x Abu Dhabi, UAEFriday 19 January 2018

UAE companies law passed by FNC after 10 years of debate

The companies law has been passed by the Federal National Council following a final debate changing the name and amending the law to cover only commercial enterprises.

Sultan Al Mansouri, Minister of Economy at the FNC meeting. Delores Johnson / The National
Sultan Al Mansouri, Minister of Economy at the FNC meeting. Delores Johnson / The National

ABU DHABI // The FNC approved the companies law today, nearly a decade after it was first discussed.

After a final debate members changed the law's name and amended it to cover only commercial enterprises. The next step is enactment.

The law regulates how companies should be run and contains rules on corporate social responsibility and voting rights.

Dr Anwar Gargash, Minister of State for FNC Affairs, told members he recalled discussing the new law in 2004 when he worked at the chamber of commerce.

"We are talking about nine years," he said.

"Almost a decade. This law has probably had more coordination between the council and the Government than any other."

The FNC has spent five public sessions discussing the 383-article law with the Minister of Economy, Sultan Al Mansouri, and held 23 closed sessions, many with other government officials.

The law was first debated in February, but at the ministry's request was passed back to the committee for further discussion with the Government.

The FNC removed a clause allowing majority foreign ownership of companies and the law ensures close monitoring and accountability of publicly traded companies, and shareholders' rights. It sets clear responsibilities for boards of directors, managers and auditors to ensure they can be held to account.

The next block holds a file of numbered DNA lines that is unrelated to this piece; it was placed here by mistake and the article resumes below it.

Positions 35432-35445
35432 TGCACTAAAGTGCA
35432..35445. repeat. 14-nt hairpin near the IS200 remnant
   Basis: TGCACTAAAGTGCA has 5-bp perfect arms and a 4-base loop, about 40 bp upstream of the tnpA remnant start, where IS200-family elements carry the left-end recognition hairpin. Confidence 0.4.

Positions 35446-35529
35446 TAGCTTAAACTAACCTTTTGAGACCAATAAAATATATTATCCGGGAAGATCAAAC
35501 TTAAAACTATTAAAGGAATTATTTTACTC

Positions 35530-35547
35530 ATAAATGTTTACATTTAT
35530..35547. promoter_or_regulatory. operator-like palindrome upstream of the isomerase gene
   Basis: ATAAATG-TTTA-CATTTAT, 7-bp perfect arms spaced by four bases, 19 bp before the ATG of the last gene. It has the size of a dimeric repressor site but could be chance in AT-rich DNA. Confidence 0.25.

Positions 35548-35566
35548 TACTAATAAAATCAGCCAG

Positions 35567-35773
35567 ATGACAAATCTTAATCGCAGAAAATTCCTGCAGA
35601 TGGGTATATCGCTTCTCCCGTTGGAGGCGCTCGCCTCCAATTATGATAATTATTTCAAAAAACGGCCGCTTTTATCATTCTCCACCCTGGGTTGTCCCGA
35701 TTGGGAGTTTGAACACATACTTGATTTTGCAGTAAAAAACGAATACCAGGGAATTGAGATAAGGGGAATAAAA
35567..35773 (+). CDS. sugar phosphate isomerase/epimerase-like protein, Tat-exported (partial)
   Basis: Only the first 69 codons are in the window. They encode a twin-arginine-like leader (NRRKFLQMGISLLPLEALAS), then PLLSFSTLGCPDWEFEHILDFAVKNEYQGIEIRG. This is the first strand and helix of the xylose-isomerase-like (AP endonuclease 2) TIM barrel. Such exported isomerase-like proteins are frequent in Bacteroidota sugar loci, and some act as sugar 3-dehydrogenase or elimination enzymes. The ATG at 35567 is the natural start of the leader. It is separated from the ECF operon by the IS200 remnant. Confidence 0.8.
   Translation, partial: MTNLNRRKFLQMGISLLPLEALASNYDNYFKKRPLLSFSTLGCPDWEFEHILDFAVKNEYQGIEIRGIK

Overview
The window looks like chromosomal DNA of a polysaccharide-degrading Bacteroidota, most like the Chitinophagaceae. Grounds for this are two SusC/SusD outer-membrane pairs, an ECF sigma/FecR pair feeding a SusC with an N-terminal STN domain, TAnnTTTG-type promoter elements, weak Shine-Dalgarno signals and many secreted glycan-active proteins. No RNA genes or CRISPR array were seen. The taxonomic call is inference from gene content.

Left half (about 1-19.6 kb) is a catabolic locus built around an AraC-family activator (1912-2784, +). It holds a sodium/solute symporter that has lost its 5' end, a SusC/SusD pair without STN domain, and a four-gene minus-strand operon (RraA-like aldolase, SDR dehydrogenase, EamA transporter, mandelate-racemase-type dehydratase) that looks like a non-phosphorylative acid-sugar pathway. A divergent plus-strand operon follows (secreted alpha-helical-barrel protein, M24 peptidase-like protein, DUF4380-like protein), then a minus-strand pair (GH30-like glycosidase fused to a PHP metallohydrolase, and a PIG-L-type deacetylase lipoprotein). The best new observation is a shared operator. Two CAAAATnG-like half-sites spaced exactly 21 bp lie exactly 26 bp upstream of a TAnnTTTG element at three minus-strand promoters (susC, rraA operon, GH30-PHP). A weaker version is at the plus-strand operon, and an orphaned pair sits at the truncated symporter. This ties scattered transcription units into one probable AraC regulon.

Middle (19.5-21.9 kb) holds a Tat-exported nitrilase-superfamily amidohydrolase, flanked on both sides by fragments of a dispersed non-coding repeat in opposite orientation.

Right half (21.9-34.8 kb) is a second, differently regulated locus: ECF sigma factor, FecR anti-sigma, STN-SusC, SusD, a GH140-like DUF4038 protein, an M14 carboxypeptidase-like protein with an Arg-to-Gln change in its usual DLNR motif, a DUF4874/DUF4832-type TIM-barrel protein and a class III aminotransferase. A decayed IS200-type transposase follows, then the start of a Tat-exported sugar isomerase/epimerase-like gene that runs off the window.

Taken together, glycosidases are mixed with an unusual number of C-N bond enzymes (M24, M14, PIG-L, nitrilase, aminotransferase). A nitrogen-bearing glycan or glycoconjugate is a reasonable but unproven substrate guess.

The law also gives the Securities and Commodities Authority more power of scrutiny.

The legislation stalled after members and the Government disagreed on the name of the law, and which firms the regulations would cover after the first four marathon sessions in February.

After disagreements over four articles, the law was referred back to the finance committee to be reviewed with the ministry.

These included the legal definition of corporate social responsibility, voting rights, definitions of kinship and the types of companies covered by the law.

Today, the FNC and Mr Al Mansouri agreed that the law would cover only commercial companies and a later law would be drafted for professional firms and service companies.

The minister promised the council that, if all entities cooperated, a first draft could be ready by the end of the year.

Members insisted that the name of the law be changed to the Commercial Companies Law since it now referred only to commercial enterprises.

Despite Mr Al Mansouri's objections, a majority of members voted for the name change.

"You need to also take our opinion," the minister told the council. "We discussed this before.

"All around the world it's named 'companies law'."

He said talks had gone on for more than an hour and 20 members agreed to keep it as it was. He was unhappy that in just five minutes members changed their minds.

"Its the Government's opinion to keep the name as companies law."

The speaker, Mohammed Al Murr, reminded the minister that the council had the final say, and while it was the minister's right to give his opinion, he could not reject the council's decision.

Members were reluctant to continue discussing remaining clauses as they questioned if all local entities were involved.

Ahmed Al Shamsi (Ajman) said letters only from the Abu Dhabi and Dubai executive councils were sent to the FNC concerning the law, and other emirates did not seem to be involved.

Dr Gargash assured Mr Al Shamsi and other members that the law had been discussed for almost a decade by many entities.

"We had a law, there were a lot of amendments which led to a better law," he said.

He said a law such as this one would create chatter up to the last minute. Of all the laws they have seen, Dr Gargash said it was likely that this one created the biggest buzz.

The law will now be passed to the President, Sheikh Khalifa, for final approval.